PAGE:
AGH neurosurgeon may have breakthrough on Parkinson's
Dr. Peter Jannetta wasn't necessarily searching for a breakthrough in the treatment of Parkinson's disease as he prepared a patient for surgery to relieve the intense facial pain that had plagued her for more than a decade.
But the renowned Allegheny General Hospital neurosurgeon couldn't ignore what he saw four years ago as he reviewed the MRIs made of the 60-year-old woman's brain.
"As I looked at her scans, I noticed this artery pressing against an area known as the cerebral penduncle, where we know Parkinson's originates," Jannetta said Wednesday. "Then a light bulb went off. In addition to facial pain, the woman was suffering from Parkinson's.
"So I became curious about whether the artery just might be the cause of the disease."
With permission from the woman's family, Jannetta repositioned the offending artery while performing the surgical procedure he pioneered to relieve the facial pain.
Within days of surgery, the Parkinson's symptoms -- hand tremors, muscle rigidity, uncertain steps and immobile expression -- vanished. An estimated 1 million people in the United States suffer from Parkinson's disease.
"Up until now, we've only been able to treat the symptoms of Parkinson's, but not the source," said Jannetta, 79. "My instincts are that we were on the verge of something."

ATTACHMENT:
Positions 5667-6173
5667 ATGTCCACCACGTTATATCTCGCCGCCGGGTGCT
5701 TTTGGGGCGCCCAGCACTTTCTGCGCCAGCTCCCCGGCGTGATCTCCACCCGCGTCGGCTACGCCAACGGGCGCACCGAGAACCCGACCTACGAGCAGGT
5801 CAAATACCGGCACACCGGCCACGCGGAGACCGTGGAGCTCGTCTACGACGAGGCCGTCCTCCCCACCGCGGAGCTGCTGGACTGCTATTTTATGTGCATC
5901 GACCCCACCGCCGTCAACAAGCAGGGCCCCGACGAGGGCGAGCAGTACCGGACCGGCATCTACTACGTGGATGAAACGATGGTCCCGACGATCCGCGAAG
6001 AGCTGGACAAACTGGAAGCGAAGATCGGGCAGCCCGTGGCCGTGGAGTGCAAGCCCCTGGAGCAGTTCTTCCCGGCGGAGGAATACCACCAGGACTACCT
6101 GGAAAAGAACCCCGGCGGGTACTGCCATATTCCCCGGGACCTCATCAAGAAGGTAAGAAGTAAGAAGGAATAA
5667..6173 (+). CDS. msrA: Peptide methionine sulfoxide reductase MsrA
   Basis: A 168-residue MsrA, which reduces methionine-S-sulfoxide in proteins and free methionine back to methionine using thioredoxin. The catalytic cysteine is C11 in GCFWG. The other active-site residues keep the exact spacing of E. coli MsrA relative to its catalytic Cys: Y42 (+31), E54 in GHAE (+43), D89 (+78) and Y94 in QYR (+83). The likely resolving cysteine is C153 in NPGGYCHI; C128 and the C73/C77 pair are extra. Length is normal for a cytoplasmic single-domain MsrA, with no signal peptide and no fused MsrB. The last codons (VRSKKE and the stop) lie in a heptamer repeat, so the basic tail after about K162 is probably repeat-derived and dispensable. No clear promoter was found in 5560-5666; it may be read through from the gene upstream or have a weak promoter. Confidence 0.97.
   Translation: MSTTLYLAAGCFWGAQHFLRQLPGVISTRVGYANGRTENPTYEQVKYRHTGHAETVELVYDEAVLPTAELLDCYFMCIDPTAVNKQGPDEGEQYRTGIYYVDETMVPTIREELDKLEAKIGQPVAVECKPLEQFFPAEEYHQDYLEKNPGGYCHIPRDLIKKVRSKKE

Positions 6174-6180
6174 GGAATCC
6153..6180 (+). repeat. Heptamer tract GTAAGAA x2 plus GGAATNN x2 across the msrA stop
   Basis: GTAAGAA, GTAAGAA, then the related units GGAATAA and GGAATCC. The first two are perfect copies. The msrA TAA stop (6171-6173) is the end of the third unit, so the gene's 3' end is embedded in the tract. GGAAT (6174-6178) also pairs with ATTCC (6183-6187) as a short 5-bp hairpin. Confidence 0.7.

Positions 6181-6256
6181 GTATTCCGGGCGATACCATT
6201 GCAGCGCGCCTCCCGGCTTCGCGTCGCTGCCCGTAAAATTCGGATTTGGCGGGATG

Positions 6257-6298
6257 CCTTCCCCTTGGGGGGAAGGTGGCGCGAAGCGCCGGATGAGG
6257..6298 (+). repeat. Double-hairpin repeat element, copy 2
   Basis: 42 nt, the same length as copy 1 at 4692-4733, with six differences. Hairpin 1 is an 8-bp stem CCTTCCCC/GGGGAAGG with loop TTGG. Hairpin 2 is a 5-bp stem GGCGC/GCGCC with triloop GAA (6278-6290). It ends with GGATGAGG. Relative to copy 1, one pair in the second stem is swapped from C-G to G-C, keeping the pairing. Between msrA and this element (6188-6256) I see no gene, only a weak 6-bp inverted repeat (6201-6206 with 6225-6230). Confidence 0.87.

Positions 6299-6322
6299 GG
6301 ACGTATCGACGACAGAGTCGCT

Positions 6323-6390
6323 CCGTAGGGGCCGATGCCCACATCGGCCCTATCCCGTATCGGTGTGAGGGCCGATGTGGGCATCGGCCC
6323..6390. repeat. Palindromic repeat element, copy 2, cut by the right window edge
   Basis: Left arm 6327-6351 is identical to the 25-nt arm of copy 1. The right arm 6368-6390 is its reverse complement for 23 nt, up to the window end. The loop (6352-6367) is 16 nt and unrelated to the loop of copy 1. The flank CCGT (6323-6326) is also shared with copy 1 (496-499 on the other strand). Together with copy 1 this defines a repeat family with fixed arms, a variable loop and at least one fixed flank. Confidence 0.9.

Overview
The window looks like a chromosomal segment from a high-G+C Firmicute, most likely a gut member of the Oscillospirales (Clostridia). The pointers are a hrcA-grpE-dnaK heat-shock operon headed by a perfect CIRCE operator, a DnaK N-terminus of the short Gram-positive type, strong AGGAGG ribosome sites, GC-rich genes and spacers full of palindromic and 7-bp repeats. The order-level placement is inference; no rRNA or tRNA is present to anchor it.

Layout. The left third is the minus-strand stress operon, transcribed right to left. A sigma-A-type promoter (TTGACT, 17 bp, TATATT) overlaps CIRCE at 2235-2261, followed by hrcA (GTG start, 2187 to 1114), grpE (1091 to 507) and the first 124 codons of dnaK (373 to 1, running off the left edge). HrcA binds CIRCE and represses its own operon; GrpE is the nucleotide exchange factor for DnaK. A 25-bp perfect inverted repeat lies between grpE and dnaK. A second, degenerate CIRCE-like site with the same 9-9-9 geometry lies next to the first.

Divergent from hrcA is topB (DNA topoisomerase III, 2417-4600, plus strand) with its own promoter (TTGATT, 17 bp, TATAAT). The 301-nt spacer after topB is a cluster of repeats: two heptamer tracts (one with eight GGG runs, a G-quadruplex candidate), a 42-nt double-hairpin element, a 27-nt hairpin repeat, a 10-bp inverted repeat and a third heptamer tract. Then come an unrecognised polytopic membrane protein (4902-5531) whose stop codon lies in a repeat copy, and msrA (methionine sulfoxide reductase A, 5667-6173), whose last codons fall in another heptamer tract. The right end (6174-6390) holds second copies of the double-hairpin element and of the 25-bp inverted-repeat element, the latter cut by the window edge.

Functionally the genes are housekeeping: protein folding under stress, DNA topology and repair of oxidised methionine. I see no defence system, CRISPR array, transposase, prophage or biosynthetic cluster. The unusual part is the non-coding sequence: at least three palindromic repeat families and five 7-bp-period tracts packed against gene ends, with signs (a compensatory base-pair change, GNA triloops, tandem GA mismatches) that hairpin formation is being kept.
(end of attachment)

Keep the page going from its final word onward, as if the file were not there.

A subsequent study of MRIs made of 20 people suffering from Parkinson's and 20 healthy patients in a control group found that 78 percent of those with the disease had the same arterial conditions as the woman Jannetta treated.
"Although we clearly need to continue our research on a larger scale to substantiate this remarkable observation, the very idea that a manageable vascular abnormality in the brain may be a critical factor in disease onset and manifestation for some Parkinson's patients is an extremely exciting possibility," Jannetta said.
Detailed results of the study conducted by a team of physicians and neuroscientists led by Jannetta will be published today in the medical journal, Neurology International.
Dr. Daniel Truong, founder of the Parkinson's & Movement Disorder Institute in Long Beach, Calif., said while he thinks Jannetta's findings are "very interesting," he believes it is "too early" to say whether they will contribute to a cure.
"Additional research is certainly warranted," said Truong, who has been practicing neurology for more than 20 years. "But we need to take a cautious approach and not rush to any conclusions until the pathology has been proven."
Later this year, clinical trials to examine Jannetta's findings will be conducted at medical facilities around the country in the hopes of speeding up use of the procedure.
"It's not uncommon for it take as long as 20 years for new medical procedures to gain acceptance," Jannetta said. "My hope is that by conducting trials at multiple institutions we will be able to reduce that to two or three years."